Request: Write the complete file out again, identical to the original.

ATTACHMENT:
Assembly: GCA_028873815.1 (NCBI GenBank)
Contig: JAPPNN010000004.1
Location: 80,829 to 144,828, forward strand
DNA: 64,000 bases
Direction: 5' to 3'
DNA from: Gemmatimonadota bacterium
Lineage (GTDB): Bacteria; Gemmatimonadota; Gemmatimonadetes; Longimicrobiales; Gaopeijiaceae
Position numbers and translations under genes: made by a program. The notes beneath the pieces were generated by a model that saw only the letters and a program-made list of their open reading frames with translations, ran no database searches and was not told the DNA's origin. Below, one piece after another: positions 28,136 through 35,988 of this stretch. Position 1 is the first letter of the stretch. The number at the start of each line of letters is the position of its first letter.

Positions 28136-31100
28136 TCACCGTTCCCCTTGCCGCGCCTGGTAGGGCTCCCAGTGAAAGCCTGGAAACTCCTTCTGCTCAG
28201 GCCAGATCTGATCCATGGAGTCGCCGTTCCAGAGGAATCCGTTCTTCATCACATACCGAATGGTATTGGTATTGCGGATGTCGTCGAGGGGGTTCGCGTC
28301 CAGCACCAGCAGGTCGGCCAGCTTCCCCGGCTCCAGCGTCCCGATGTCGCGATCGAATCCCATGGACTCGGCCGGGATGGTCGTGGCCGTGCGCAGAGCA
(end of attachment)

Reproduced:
Assembly: GCA_028873815.1 (NCBI GenBank)
Contig: JAPPNN010000004.1
Location: 80,829 to 144,828, forward strand
DNA: 64,000 bases
Direction: 5' to 3'
DNA from: Gemmatimonadota bacterium
Lineage (GTDB): Bacteria; Gemmatimonadota; Gemmatimonadetes; Longimicrobiales; Gaopeijiaceae
Position numbers and translations under genes: made by a program. The notes beneath the pieces were generated by a model that saw only the letters and a program-made list of their open reading frames with translations, ran no database searches and was not told the DNA's origin. Below, one piece after another: positions 28,136 through 35,988 of this stretch. Position 1 is the first letter of the stretch. The number at the start of each line of letters is the position of its first letter.

Positions 28136-31100
28136 TCACCGTTCCCCTTGCCGCGCCTGGTAGGGCTCCCAGTGAAAGCCTGGAAACTCCTTCTGCTCAG
28201 GCCAGATCTGATCCATGGAGTCGCCGTTCCAGAGGAATCCGTTCTTCATCACATACCGAATGGTATTGGTATTGCGGATGTCGTCGAGGGGGTTCGCGTC
28301 CAGCACCAGCAGGTCGGCCAGCTTCCCCGGCTCCAGCGTCCCGATGTCGCGATCGAATCCCATGGACTCGGCCGGGATGGTCGTGGCCGTGCGCAGAGCA